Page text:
Thursday 24 July 2008

Eachan's Famous Interview Questions

Building the right team must be among the primary concerns of any senior management role - without high quality people backing you up it doesn't matter how brilliant your strategy is, you'll always struggle. Recruitment is important.

It isn't possible to see every individual engineer joining the company, but I always personally see any candidates applying for leadership positions, roles with a big impact on the team, or roles with a lot of decision making responsibility.

Set your recruitment process up so that you are only ever choosing from the subset of individuals that can actually do the job - your value is in picking the person that will have the right influence on the team, not testing their knowledge of Java or Ruby.

Once you have someone with the right technical skills sitting in front of you, how do you predict the impact that person will have on the organisation? The long-forgotten and much-undervalued art of conversation will tell you. Here are a few of my favorite discussion-starters that I consider useful in working out how something thinks:

  1. For any given problem, do you prefer the best possible solution or the solution the team knows the best? This will give you a measure of where on the 'most reliable delivery vs stretching/growing the team' continuum they feel comfortable.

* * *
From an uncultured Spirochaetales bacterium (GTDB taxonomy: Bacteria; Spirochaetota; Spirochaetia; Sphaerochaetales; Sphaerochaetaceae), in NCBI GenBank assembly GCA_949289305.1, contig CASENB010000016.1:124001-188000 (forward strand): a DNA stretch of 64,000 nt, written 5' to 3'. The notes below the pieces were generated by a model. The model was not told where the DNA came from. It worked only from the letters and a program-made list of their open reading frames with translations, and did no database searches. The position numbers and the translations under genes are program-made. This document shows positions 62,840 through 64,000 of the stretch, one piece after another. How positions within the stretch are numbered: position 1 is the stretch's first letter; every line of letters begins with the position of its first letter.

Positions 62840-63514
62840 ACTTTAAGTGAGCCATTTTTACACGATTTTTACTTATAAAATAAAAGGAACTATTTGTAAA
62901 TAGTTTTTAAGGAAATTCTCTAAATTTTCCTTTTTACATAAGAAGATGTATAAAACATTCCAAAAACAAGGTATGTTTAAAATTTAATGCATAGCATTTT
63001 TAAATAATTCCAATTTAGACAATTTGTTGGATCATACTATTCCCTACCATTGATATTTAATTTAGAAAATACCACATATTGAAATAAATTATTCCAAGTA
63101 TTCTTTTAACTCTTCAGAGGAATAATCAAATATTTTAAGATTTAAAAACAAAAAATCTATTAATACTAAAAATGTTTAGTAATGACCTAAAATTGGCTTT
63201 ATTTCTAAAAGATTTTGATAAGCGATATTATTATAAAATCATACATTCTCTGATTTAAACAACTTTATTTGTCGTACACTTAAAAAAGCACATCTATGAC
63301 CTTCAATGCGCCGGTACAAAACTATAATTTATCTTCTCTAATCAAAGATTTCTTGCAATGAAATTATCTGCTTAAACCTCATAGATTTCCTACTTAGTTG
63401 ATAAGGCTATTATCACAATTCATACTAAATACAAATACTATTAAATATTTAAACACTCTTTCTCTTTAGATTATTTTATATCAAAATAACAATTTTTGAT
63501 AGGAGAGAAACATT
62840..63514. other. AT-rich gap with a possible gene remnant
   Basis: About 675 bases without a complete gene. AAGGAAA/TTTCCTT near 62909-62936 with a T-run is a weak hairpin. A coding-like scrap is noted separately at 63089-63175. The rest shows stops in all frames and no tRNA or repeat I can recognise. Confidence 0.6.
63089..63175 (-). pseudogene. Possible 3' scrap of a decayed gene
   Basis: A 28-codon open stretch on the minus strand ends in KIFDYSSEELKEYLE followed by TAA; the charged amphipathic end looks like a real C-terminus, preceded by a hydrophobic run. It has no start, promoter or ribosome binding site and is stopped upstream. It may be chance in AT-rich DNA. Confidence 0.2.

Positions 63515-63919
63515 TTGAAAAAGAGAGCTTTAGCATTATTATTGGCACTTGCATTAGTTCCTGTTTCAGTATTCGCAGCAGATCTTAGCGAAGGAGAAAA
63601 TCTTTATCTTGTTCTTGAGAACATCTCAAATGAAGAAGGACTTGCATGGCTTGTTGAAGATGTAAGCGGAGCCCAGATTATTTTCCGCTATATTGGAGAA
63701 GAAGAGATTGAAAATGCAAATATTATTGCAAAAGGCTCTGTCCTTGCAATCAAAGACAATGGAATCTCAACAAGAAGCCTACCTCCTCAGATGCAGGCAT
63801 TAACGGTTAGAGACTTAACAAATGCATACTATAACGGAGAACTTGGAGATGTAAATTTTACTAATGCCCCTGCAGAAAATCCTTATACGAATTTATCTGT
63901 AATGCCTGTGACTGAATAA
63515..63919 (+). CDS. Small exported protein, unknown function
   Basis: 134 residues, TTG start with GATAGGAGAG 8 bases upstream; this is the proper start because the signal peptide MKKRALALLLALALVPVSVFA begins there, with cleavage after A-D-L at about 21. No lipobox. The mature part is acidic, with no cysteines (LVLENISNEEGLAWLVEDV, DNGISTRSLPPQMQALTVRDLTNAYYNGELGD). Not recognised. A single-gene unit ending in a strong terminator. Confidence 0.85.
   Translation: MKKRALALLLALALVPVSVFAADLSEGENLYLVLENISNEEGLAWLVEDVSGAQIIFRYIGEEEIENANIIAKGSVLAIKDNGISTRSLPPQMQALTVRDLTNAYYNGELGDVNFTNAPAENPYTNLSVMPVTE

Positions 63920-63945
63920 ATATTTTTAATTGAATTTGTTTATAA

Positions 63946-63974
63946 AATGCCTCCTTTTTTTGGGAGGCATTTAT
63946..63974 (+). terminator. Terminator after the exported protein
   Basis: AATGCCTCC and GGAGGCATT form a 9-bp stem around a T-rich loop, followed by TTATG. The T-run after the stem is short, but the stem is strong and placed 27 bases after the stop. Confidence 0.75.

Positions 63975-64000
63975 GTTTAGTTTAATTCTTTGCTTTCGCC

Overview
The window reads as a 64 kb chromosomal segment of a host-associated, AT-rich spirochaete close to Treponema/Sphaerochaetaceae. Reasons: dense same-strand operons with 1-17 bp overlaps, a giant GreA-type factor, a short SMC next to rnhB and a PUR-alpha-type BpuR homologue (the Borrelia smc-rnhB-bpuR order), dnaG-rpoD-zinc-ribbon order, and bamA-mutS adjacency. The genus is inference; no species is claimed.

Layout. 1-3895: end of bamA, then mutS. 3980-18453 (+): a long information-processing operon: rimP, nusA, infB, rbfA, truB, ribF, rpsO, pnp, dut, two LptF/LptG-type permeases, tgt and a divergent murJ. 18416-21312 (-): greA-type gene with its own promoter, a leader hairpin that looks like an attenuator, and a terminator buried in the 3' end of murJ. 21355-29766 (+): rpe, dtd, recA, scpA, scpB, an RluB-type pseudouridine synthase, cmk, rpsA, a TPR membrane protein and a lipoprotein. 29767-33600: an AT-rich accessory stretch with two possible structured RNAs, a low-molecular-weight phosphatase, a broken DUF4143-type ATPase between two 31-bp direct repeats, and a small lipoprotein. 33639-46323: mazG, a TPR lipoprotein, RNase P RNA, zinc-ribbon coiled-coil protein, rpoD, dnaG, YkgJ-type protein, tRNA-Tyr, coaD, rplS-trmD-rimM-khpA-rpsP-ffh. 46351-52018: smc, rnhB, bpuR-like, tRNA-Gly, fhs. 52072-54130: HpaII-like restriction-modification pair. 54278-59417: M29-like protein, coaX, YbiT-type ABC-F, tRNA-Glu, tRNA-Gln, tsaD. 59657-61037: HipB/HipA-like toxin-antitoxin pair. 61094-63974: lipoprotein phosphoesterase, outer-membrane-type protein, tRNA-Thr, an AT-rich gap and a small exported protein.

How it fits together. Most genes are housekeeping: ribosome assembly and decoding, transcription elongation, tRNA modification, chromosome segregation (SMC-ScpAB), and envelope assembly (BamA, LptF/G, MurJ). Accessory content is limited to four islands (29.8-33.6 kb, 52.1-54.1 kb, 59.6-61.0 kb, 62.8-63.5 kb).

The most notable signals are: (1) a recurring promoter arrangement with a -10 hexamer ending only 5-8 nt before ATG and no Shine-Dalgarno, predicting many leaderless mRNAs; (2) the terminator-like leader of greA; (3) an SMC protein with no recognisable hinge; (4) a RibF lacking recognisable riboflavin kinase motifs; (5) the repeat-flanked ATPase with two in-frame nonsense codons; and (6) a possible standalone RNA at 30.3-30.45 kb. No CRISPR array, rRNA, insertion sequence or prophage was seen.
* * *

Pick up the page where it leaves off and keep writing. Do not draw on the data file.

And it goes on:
2. What is the difference between a good engineer and a great engineer? This will let you know how they judge talent and what qualities they look for in their teammates.
  3. Assuming you are the successful applicant, what would you expect from us as management to help you make it successful? This gives you a feel for how well they'd represent their team and what their upward management would be like.
  4. Role play - it sounds a bit 'tired' these days, but another thing I like to do is ask them to swap places and try to hire me. Get them to explain why I'd like working here and what the company is like, what they products are etc. This will tell you how much homework they've done before meeting you and give you some insight into how they'd go about recruiting.
  5. [updated] Play a little word game. I get a lot of insight into how people think by picking a handful of related (but different) words and asking them to arrange them in order. One of my favourite sets is; potential, qualification, skill, experience, and wisdom. There are no right or wrong answers to this, but (in this example) I can tell if someone values accreditation over practical experience; potentially greater performance tomorrow over potentially lesser performance today.
  6. Sell to them. Not really a question but a useful idea nonetheless. My theory is that anyone who walks in should walk out wanting the job, whether or not you want to offer it to them. This turns unsuccessful candidates into mini marketing agents and gets the word out about what you do.

Attracting and retaining the right talent is so critical and you can never underestimate the impact on the team of a bad recruitment decision. You must make these activities a high priority and, if you rely on agencies for any part of the process, monitor their performance very closely - they don't have to live with the mistakes!

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